BRATTLEBORO—The Vermont Jazz Center is proud to present Christian McBride’s New Jawn on Friday, Oct. 12, at 8 p.m. The band includes McBride on bass, with Josh Evans (trumpet), Marcus Strickland (saxophones), and Billy Hart sitting in for Nasheet Waits on the drums.
McBride, a six-time Grammy award-winning bassist, is one of the most ubiquitous musicians on the jazz scene today.
Just a quick glance at his upcoming schedule demonstrates his vast range of projects: gigs with the New Jawn Quartet, Dianne Reeves, Laurie Anderson, Chick Corea and Esperanza Spalding; and a week after the quartet’s presentation at the Jazz Center, he’ll be playing bass and music directing a celebration of the 50th anniversary of James Brown’s “I’m Black and I’m Proud” at the Apollo Theater.
McBride is music director of the Newport Jazz Festival and was artistic director of the Jazz Aspen Snowmass Summer Sessions, co-director of the National Jazz Museum in Harlem, and the second creative chair for Jazz of the Los Angeles Philharmonic Association. He is artistic advisor for Jazz House Kids and New Jersey Performing Arts Center.
In addition, McBride hosts two radio shows: “Jazz Night in America” on NPR and “The Lowdown: Conversations with Christian” on SiriusXM. It’s remarkable that McBride still has time to practice and lead ambitious projects, but his output is prolific and profound — his most recent Grammy was for a big band album for which he wrote and/or arranged nine of the 11 compositions on the recording.
Another indication of Christian McBride’s ambitious musical breadth is his mastery of a variety of styles and comfort in numerous genres: he says the music he plays is “People Music.” He attended Julliard, where he studied classical performance, but he was raised on the funk of James Brown as well as the Bach cello suites.
He learned on the road with the likes of Freddie Hubbard, Joe Henderson, and Sting and, as a youth, he seriously considered having a dual career in classical and jazz.
In his online press kit, McBride says: “Sometimes jazz musicians can get too caught up in their own heads; they get so serious and so caught up in their creativity that they’re not bringing the people in ... When you pull the people in, you can go anywhere as long as they feel like they’re a part of the ride.”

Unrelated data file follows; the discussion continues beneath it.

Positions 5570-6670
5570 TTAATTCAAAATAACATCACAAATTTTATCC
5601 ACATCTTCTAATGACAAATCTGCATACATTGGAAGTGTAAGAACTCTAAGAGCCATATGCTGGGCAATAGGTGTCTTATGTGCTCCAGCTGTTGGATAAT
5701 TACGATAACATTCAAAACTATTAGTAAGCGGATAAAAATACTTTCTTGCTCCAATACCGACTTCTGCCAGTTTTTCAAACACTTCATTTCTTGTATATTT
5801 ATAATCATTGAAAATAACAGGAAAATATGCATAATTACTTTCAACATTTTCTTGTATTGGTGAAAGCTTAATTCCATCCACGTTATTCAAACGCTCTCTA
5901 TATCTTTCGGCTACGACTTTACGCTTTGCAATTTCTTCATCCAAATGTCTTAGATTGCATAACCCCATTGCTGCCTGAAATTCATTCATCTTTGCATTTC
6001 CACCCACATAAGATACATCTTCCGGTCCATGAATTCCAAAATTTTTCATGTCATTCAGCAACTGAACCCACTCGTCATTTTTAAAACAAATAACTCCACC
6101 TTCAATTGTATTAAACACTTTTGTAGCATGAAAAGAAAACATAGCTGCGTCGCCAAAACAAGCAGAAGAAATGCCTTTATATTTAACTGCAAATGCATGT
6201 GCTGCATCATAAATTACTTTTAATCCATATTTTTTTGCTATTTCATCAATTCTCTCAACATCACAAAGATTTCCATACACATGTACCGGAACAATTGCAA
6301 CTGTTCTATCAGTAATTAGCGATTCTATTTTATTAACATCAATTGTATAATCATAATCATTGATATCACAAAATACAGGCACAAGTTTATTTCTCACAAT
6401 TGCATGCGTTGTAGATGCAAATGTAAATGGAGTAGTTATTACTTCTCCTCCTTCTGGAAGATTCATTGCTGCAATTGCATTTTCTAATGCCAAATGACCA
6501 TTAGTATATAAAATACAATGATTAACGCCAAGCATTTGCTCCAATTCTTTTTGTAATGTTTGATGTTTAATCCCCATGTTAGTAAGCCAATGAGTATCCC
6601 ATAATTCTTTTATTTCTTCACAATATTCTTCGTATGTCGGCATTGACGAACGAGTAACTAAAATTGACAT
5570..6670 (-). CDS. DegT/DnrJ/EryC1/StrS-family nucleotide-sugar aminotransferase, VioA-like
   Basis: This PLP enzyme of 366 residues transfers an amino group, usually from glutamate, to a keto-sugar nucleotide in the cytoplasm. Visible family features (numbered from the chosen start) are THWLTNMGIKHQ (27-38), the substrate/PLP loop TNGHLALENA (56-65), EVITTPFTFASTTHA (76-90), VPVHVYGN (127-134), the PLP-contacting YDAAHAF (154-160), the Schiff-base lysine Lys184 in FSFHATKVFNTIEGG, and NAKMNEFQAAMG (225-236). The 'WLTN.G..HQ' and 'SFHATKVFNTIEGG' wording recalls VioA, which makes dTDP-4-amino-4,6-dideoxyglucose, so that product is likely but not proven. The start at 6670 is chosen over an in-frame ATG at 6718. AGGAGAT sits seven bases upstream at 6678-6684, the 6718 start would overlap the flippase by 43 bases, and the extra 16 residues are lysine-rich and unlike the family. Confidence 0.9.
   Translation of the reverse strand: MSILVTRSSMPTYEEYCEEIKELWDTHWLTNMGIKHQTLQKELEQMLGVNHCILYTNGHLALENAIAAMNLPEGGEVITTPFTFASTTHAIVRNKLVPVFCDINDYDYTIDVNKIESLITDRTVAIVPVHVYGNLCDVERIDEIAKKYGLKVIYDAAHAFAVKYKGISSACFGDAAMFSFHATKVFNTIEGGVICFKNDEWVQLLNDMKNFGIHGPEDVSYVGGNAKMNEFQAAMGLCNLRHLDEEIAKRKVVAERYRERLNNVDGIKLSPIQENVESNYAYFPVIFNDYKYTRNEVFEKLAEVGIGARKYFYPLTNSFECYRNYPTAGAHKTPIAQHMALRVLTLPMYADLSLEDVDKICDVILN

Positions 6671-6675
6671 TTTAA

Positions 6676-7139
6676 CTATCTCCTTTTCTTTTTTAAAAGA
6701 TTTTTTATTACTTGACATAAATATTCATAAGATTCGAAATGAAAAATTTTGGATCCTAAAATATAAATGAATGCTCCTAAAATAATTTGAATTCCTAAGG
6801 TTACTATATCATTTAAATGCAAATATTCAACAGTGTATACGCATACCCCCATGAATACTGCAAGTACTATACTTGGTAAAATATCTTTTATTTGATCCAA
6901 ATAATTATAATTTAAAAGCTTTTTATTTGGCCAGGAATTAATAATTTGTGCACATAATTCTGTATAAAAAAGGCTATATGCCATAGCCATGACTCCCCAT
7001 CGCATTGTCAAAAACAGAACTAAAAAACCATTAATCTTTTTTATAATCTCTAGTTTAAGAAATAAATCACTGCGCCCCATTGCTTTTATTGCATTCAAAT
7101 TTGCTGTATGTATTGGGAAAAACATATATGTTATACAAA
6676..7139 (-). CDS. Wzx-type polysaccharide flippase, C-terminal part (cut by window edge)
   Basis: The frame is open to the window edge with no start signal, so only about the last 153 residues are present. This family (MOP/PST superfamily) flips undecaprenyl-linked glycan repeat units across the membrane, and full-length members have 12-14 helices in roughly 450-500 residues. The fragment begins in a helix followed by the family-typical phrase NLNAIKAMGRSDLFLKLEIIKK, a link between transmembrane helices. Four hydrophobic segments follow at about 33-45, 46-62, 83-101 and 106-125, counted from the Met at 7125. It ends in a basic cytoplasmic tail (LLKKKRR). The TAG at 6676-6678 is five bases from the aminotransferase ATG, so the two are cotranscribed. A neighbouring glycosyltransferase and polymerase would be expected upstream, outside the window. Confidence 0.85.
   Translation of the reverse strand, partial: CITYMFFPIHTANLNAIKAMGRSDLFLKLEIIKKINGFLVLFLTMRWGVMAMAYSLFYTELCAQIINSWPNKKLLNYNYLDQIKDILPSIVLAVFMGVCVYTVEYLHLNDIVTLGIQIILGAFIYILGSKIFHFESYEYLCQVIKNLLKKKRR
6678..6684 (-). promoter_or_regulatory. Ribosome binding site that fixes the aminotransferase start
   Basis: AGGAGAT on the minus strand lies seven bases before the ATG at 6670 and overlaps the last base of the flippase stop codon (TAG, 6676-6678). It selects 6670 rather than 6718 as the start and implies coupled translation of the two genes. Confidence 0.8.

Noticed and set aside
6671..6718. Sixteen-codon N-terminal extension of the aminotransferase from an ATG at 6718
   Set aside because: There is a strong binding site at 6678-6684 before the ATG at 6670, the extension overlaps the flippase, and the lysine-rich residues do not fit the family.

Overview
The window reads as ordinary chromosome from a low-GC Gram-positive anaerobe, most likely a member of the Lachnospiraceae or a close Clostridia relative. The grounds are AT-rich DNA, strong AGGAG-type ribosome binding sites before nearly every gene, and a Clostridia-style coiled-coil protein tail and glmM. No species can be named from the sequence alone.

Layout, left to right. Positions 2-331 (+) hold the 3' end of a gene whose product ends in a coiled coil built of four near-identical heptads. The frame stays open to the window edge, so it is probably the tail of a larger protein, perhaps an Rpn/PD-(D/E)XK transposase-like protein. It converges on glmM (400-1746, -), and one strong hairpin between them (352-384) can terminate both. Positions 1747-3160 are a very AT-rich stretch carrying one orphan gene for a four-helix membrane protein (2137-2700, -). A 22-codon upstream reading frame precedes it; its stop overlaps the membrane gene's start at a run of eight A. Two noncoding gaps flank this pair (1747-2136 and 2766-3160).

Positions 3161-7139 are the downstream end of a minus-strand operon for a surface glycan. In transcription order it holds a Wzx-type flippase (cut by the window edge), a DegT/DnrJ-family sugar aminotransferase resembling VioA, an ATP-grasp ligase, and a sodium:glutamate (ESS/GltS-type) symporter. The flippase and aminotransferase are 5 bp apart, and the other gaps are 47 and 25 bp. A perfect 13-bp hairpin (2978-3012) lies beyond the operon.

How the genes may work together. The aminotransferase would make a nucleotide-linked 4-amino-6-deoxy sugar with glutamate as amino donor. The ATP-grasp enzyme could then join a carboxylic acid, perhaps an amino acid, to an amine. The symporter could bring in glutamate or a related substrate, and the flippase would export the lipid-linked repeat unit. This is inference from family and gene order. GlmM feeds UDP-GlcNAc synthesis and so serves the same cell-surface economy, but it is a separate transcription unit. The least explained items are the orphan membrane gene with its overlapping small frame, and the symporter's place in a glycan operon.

McBride continues by noting, “That’s why Cannonball Adderley was always my hero — he always exemplified high artistry, but no matter how esoteric or abstract it could get, he still related to people.”
McBride’s ability to play with fire and authenticity in every style and genre he chooses is why he is a first-call sideman for so many disparate projects.
Along with his 13 albums as a leader, he can be found playing on about 350 recordings with artists as wide-ranging as Pat Metheny, Kathleen Battle, Diana Krall, the Shanghai Quartet, Nnenna Freelon, David Sanborn, John Pizzarelli, Brad Mehldau, Sir Paul McCartney, Roy Hargrove, The Roots, Joe Henderson, the New York Voices, George Duke, Linda Ronstadt, McCoy Tyner, Al Jarreau, Sonny Rollins, Eddie Palmieri, John Zorn, Wayne Shorter, even Queen Latifah, Celine Dion, Angilique Kidjo, and the Jaco Pastorius Big Band.
McBride will bring his new band, Christian McBride’s New Jawn, to the VJC as part of his tour to celebrate the release of their new album (scheduled release date is Oct. 26).
The band and the music are burning hot. Each member of the group provides a crisp, creative, and virtuosic ingredient to the band’s repertoire. The disc’s pre-release, “The Middleman,” (which can be found on Spotify) is explosive.
The name of the group, “New Jawn,” is confusing at first. But when one is reminded of McBride’s hometown of Philadelphia and his reverence for jazz history, the origin of the name comes into focus. According to Urban Dictionary, the word “Jawn” is used in Philadelphia slang to describe a “person, place, or thing.”
Perhaps the name also alludes to “The New Thing,” a historical reference to the music of Ornette Coleman and Sonny Rollins when they were exploring chord-less quartet music in the early 1960s; it also could be a way of citing the explosive contrast that John Coltrane and Archie Shepp brought to the Newport Jazz Festival in 1965, captured as an LP called “The New Thing at Newport.”
McBride’s New Jawn doesn’t sound like Ornette or ’Trane, but the music he makes embodies a sense of freshness and intensity that bridges it with the formidable energy that ’Trane, Shepp, Coleman, and Rollins brought to their music in the early 1960s.
The musicians in New Jawn are all leaders in their own right and each utilizes their power, intelligence, and communicative abilities to create music that is inspired by that prior glorious yet tumultuous earlier era, while remaining not entirely of it as well.
McBride’s concept to form an all-star quartet to explore the potential of music without a harmonic instrument gives each individual, and the group as a whole, permission to discover new sounds and forms in real time. Their music fearlessly expresses their boundless creativity.